Well that turned out to be a fantastic idea initially, except then the road narrowed to being single lane for two lanes of traffic.  This was an exhausting and nerve racking drive and in my defence (it was my idea initially) I did give Scott ample opportunity to turn round, but he kept going forward.  Eventually we pull up into Bellagio.  Now this is by far the most stunning of towns we have seen.  It is picture perfect and is also the spot for catching a ferry.  We had thought about this but had also forgotten to find out whether we could actually get a ferry for the motorhome.  Luck would have it we could and we decided to have a coffee and a walk around before putting Vinnie onto the ferry (Ferry EUR16.30) to Varenna which would save us a considerable drive. 

 

Not a huge ferry but great views
Not a huge ferry but great views

 

 

There were only two vehicles on the small ferry and we soon pushed off for the short ride.  It was a lovely view, although I elected to sit in the motorhome with the seatbelt done up, not sure why and Scott wandered all over the ferry.  On arriving in Varenna, again another beautiful town, we took in our surroundings and hit the road for an Aire in Colico which is right on the edge of Lake Como.  On arriving at the Aire we find that you can’t get access to it until 6pm, so we do some shopping and then head to the Aire at Novate Mezzola.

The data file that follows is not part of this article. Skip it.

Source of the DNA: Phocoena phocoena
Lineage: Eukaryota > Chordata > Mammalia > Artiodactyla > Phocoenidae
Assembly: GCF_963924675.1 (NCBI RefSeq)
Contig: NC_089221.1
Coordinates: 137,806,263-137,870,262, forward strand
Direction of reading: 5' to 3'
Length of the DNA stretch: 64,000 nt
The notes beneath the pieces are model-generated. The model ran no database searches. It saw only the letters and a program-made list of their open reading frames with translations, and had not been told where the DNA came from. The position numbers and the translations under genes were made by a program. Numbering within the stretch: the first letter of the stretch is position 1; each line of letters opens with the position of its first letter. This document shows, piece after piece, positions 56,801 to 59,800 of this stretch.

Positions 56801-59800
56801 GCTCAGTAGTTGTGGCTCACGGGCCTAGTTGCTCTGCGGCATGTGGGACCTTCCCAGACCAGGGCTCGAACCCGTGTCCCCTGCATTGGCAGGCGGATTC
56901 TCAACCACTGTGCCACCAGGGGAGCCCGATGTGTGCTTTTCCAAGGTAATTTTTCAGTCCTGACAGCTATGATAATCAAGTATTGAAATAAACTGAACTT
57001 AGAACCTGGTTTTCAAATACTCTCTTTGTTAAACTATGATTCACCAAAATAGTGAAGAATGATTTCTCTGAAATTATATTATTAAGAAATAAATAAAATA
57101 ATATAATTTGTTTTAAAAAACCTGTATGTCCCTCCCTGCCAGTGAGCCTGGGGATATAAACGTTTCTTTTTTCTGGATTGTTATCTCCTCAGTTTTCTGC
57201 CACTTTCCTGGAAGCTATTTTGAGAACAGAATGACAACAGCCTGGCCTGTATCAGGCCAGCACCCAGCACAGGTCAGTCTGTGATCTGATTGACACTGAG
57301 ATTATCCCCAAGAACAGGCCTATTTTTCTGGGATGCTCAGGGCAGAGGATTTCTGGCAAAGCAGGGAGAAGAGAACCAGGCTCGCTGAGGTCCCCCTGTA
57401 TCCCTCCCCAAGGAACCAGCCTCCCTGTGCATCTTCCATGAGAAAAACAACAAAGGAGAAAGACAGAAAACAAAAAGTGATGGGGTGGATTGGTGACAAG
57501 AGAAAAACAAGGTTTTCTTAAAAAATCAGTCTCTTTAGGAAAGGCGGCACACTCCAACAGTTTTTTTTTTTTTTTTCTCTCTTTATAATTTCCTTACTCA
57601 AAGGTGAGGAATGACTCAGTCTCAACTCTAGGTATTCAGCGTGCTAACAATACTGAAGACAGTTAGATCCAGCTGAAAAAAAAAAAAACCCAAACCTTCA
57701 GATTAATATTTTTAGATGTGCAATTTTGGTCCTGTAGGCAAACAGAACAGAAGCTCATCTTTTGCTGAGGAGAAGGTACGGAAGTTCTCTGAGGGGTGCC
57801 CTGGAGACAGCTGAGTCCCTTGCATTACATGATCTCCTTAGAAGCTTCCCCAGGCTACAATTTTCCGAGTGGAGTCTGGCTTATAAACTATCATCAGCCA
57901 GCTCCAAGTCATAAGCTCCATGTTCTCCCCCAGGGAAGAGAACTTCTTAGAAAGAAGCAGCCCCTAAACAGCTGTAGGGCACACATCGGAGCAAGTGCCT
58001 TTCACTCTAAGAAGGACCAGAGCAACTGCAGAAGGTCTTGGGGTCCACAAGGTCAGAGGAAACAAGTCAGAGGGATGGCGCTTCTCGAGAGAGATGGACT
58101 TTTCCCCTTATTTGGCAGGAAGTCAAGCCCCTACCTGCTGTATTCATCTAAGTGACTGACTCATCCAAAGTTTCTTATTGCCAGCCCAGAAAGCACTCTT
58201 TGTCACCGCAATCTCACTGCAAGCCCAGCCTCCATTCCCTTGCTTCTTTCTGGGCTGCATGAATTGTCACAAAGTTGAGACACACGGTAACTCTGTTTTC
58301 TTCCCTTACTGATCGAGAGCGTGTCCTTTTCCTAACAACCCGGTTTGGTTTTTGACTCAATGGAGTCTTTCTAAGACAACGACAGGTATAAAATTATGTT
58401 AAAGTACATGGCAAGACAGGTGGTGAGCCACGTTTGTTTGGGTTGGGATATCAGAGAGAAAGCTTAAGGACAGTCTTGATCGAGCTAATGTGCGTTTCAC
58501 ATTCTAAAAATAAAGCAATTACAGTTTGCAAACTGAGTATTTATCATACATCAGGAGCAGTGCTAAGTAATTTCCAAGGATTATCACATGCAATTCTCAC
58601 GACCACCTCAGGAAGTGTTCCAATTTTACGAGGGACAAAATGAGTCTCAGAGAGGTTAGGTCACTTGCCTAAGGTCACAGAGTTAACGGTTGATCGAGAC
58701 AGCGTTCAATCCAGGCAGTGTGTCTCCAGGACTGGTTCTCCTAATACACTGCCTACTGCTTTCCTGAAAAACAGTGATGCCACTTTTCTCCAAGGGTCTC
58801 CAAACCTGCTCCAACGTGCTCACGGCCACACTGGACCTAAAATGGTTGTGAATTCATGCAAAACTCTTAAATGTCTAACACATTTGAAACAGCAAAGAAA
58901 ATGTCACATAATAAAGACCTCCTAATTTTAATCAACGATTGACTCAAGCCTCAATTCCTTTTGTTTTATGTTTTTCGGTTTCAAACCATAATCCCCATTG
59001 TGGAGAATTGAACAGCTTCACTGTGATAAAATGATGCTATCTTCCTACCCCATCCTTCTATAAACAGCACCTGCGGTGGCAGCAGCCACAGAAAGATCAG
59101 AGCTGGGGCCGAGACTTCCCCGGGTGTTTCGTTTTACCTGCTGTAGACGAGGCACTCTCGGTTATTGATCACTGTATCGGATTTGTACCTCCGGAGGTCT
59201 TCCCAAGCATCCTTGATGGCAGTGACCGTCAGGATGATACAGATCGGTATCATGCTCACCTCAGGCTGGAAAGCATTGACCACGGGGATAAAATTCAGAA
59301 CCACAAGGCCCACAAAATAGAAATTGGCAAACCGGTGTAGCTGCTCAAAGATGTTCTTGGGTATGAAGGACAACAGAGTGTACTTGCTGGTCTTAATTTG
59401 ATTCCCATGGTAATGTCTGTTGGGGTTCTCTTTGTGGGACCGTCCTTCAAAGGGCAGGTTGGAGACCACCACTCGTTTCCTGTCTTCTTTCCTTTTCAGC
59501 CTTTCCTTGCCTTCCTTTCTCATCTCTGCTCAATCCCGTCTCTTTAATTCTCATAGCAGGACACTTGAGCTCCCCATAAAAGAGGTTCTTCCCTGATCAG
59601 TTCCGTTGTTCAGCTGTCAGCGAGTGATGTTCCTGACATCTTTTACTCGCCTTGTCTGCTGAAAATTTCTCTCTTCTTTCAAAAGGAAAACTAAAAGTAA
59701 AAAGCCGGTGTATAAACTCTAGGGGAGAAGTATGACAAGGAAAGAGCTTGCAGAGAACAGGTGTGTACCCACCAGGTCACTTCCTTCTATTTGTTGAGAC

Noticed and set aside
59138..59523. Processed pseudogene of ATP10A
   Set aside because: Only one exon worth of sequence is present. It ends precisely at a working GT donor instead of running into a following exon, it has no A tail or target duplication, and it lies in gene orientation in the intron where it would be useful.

Sometimes being in a motorhome is worth it.
Sometimes being in a motorhome is worth it.

 

 

This was fantastic, we are right on the edge of the lake, have the place all to ourselves (another motorhome pulls in much later) and we get to sit in the sun and enjoy a sunset with a glass of wine.  I have to say this must be one of the nicest camp spots we have found.

Our view of Lake Como
Our view of Lake Como

22 October 2011:  Casale Monferrato, Italy

We caught up with our motorhome neighbour which is currently waiting for his wife to arrive from England.  Dave and his wife are looking for a house in the area and have been here so often know all the ins and outs.  I have to say if I was looking for a place in Italy, this area would have to be near the top of the list.